RENOWNED POLITICAL CARTOONIST SCOOPS GREENAWAY
FOR FIRST INFORMATION BOOK TO WIN IN 27 YEARS
The Observer cartoonist, wins The CILIP Kate Greenaway Medal
for Pirate Diary, a fictionalised account of the adventures
of young Jake Carpenter on the high seas. From cabin boy to pirate,
with marooning, mutinies and storms galore, this exciting information
book for children from 8 to 14 is the first to win such an accolade
in nearly three decades.
Chris was always enthusiastic about the idea of pirates but when
he spoke with author Richard Platt the harsh necessities of historical
accuracy came into play. "Everything I got excited about
got shot down. No parrots, eye-patches or wooden legs. Thank god
there were weapons and amputations!" In fact, Chris’s drawings
are meticulously researched and he loved the challenge
of capturing a young boy’s emotions as he copes with his new environment.
"Whether it’s trying to stay in a hammock, knocking the
weevils out of a biscuit or assisting in ship-board surgery, I’m
always interested in what film-makers call ‘the response shot’."
Karen Usher, Chair of this year's CILIP Youth Libraries Group judges
says, "It’s been twenty seven years since an information
book has won the Greenaway, but Chris’s incredible variety of style
and gift for capturing character stood out. He can move from detail
to a huge canvas within a page
and his use of perspective and humour will stimulate and entertain
children and young people for a long time to come."
Instigated in 1956, The Kate Greenaway Medal is awarded annually
by CILIP for
"outstanding illustration in a children's book".
This year xxx will present the medal at 12 noon on Friday 12 July
at a special ceremony at the British Library. The Greenaway winner
receives the annual £5000 Colin Mears Award. Colin Mears, a Worthing
based accountant and children's book collector, left a bequest to
provide Greenaway winners from 2000 onwards with a cash award as
well as the coveted Medal.
Chris’s mother spotted his talent early. Married to a liberal Anglican
Vicar, she soon learned the surest way to keep their son quiet during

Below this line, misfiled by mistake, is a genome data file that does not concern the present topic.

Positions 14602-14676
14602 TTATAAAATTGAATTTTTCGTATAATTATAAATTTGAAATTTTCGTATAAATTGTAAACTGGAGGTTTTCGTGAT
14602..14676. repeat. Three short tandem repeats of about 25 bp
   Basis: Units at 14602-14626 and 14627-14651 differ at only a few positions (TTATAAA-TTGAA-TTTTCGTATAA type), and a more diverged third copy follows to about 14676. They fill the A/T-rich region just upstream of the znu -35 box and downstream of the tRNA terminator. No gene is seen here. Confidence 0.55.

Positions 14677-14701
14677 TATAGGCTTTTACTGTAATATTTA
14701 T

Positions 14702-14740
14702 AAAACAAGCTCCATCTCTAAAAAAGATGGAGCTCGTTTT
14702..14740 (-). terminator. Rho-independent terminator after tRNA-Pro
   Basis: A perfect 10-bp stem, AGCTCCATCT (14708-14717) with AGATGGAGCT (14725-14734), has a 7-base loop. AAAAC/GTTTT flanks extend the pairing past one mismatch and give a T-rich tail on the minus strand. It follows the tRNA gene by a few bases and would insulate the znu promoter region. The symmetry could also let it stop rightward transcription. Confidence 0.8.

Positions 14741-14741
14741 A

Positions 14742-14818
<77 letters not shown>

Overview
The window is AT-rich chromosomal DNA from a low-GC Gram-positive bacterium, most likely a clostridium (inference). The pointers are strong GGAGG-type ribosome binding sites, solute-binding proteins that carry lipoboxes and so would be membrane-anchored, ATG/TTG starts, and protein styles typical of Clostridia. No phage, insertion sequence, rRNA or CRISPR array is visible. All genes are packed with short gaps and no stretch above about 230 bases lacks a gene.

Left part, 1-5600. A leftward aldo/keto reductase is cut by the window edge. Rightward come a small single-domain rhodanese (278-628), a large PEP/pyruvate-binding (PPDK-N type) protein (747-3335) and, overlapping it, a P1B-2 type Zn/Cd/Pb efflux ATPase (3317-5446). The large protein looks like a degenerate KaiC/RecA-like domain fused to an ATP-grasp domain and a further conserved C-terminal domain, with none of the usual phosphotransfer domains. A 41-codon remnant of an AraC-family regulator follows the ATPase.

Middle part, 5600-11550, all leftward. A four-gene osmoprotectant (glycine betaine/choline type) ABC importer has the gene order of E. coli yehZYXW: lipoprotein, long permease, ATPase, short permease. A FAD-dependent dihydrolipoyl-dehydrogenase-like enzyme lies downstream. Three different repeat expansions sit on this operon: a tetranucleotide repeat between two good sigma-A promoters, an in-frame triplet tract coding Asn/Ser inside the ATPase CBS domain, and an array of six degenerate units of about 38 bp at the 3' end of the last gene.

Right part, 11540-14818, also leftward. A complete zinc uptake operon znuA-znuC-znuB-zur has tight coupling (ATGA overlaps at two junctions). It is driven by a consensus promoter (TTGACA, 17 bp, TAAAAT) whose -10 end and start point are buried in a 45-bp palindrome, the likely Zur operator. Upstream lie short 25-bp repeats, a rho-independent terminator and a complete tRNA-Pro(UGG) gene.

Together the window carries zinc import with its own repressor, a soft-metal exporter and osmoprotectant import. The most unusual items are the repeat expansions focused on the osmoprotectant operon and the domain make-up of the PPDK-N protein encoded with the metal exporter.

sermons was to give him paper and pen. Chris studied art under Raymond
Briggs at Brighton Polytechnic and has developed a dual career as
illustrator and political cartoonist. He’s been with The Observer
since 1995 and describes himself as
having "a polite drawing style in which I can say very rude
things". His influences are classic: Tenniel and E H Shepherd.
Without intending to he has followed their career trajectory almost
Childhood library visits inspired him to get a Saturday job stamping
books. Since then he has been a staunch supporter of the service,
speaking at national events. "The Library Service is an
incredible resource which is often overlooked," he says,
"as is the wealth of knowledge that librarians possess."
Chris lives in Brighton with his wife, illustrator and print-maker
Joanne Burroughes and their three children.
From the shortlist
of eight books, Fix-It Duck by Jez Alborough and Sometimes
I Like To Curl Up In A Ball by Charles Fuge, author Vicki Churchill,
have both been Highly Commended.
Notes for Editors:
- The 2001
Carnegie and Kate Greenaway Awards are announced in 2002. Books
published between 01/01/01 and 31/12/01 are eligible.
- The Colin
Mears Award of £5000 to the Greenaway winner was made possible
by a bequest from Colin Mears, a collector of children’s books.
Mears, a Worthing based accountant had a long-standing interest
in children’s illustration and was a keen collector of works by
Kate Greenaway and Edward Ardizzone. The bulk of his collection
has been left to the Worthing Museum and Art Gallery.
- ‘The Best
of Carnegie’ and the ‘The Best of Kate Greenaway’ - two leaflets
featuring the shortlists and the best of the rest of the nominations
for 2001, will be published by the Youth Libraries Group on 12
- CILIP: the
Chartered Institute of Library and Information Professionals is
the leading professional body for Librarians and Information Managers.
It was formed on 1 April 2002 by the unification of The Library
Association and the Institute of Library and Information Professionals.
It has 23,000 Members, most of whom are personal Members whose
working environment includes libraries in higher and further education,
industrial and commercial organizations, the health sector, professional
and learned societies, government departments and agencies, schools,
voluntary organisations and national and public libraries.
- The Youth
Libraries Group (YLG) is a Special Interest Group of CILIP. It
works in a ‘pressure group’ role, independently and with other
professional organisations, to preserve and influence the provision
of quality literature and library services for children and young
people, both in public libraries and school library services.
Chris Riddell Pirate Diary
(Richard Platt); Walker Books, age range 8+
Jez Alborough Fix-it
Duck, Picture Lions, age range 3+
Sometimes I Like to Curl Up in a Ball (Vicki Churchill);
Gullane, age range 2+
Chris Riddell was Highly Commended for Castle Diary in 1999
(author: Richard Platt) and Commended for Something Else
in 1994 (author Kathryn Cave).